When the flu is really upon you, turn to Boneset (Eupatorium perfoliatum). This remedy native to North America comes to us from the traditions of the Native Americans. It is a deep, profound remedy or the immune system used traditionally for Malaria as well as Influenza. It is specifically indicated when there is alternating fever and chills, and aching in the muscles and bones associated with influenza. Throbbing headache, aching eyes, diarrhea, and vomiting bile are other specific indications. Boneset is an extremely bitter herb; personally I can’t imagine drinking it as a tea. In my practice I use it as a tincture. Boneset has no known toxicity or dangers associated with use, but it is a strong herb. I find it effective in small doses of 1-3 drops. I recommend using these tiny doses under the tongue every 2-4 hours. During acute illness it is often more effective to give the body repeated nudges with herbal remedies rather than one or two large doses of medicines at the beginning and end of the day.
Aromatherapy Chest Rub: Bringing Movement to a Congested Area
Many of us grew up with Vick’s Vaporub when we had a cold, cough or congestion. Our grandmother’s and great grandmother’s may have experienced a onion plaster or mustard plaster. The principles behind chest rubs and plasters are sound and chest rubs are remedies that work by mobilizing the body’s natural healing abilities. The trouble with most rubs on the mainstream market is that they are made with petroleum jelly. My family and clients use a natural chest rub with beeswax, quality oils like Almond and Shea and 100% essential oils including Eucalyptus, Camphor, Peppermint, Lavender, Nutmeg, Thyme and Cedarwood. When rubbed over the congested chest these plant based substances tingle, bring blood flow to an area and help break up underlying congestion. Most essential oils are also profoundly anti-microbial and breathing in these strong vapors helps clear the respiratory passages and sinuses and kill germs.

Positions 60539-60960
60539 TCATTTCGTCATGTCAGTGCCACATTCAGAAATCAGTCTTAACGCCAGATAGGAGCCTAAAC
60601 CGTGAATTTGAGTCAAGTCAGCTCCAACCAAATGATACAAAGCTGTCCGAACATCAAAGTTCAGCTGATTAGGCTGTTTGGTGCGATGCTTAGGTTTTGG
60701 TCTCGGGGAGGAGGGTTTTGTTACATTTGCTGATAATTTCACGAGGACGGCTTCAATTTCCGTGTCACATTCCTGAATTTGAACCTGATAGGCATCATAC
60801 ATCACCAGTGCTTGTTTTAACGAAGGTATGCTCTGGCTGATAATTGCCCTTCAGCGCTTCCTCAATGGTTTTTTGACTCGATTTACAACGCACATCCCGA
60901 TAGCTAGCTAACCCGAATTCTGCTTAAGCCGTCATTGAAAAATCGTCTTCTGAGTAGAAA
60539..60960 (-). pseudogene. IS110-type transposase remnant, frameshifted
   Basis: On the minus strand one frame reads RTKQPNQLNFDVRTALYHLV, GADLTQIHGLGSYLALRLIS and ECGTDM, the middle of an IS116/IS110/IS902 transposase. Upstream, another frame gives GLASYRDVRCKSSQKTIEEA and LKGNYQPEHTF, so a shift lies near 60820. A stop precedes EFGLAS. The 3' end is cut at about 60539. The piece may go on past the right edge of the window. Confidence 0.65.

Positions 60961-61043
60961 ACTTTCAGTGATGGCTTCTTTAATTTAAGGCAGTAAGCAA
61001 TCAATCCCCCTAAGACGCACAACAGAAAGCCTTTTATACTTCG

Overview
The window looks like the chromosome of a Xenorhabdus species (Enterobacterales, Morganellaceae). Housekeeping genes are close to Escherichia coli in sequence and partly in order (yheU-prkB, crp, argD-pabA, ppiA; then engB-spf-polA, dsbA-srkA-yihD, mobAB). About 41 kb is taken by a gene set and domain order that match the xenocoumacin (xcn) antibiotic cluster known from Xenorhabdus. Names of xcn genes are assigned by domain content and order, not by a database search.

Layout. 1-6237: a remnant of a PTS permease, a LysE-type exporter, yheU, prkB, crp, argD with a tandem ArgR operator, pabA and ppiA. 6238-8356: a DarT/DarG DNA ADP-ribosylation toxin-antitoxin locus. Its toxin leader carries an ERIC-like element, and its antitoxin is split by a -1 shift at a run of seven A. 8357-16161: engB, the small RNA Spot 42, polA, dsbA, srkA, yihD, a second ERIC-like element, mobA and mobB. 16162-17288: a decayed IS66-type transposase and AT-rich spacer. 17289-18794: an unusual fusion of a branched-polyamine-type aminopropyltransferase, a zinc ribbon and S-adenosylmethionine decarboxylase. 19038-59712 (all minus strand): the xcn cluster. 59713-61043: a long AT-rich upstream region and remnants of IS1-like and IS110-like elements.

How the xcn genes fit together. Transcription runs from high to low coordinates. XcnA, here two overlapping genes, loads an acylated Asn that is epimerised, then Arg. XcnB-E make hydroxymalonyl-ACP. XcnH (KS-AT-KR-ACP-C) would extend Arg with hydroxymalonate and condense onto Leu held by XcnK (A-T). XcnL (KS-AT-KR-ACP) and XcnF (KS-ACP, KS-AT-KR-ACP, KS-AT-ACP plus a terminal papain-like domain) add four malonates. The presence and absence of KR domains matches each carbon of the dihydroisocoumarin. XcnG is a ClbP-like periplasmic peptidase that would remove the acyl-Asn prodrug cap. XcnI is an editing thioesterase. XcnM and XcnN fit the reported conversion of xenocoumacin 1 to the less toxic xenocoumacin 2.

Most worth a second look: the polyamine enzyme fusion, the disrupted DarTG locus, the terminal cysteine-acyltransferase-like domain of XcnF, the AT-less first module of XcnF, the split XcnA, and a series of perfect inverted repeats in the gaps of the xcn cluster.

Sage Tea with Lemon and Honey: There is no better Sore Throat Remedy
I’m always happy to share my favorite sore throat remedy with people. I love that it is so easy and so accessible to everyone no matter where you live and no matter how little or how much you know about herbal medicine. Sage tea with honey and lemon is the best sore throat remedy. It also works really well for uncomfortable postnasal drip and I like it personally when I have swollen gland in my mouth, throat or under my jaw. Garden Sage (Salvia officinalis) is an easy and fun perennial herb to grow in your home garden but it is also one of the few medicinal herbs that is available fresh year round at almost every supermarket in America. You can find it, (often organic) in the produce section in small hanging clear plastic containers. Simply cut up a tablespoon or two and pour a boiling cup of water over the top. Place a saucer on top of the cup so the valuable volatile oils don’t waft away with the steam. Let it steep for 15 minutes or so. Strain the Sage leaves from the tea, add the juice of one-half a lemon and a spoonful of raw local honey. I encourage you to procure some raw local honey for your family’s health. Raw honey is a living food full of enzymes, anti-microbial properties and a soothing expectorant for coughs.
Mullein Garlic Ear Oil: A Remedy to Survive Most Earaches without Antibiotics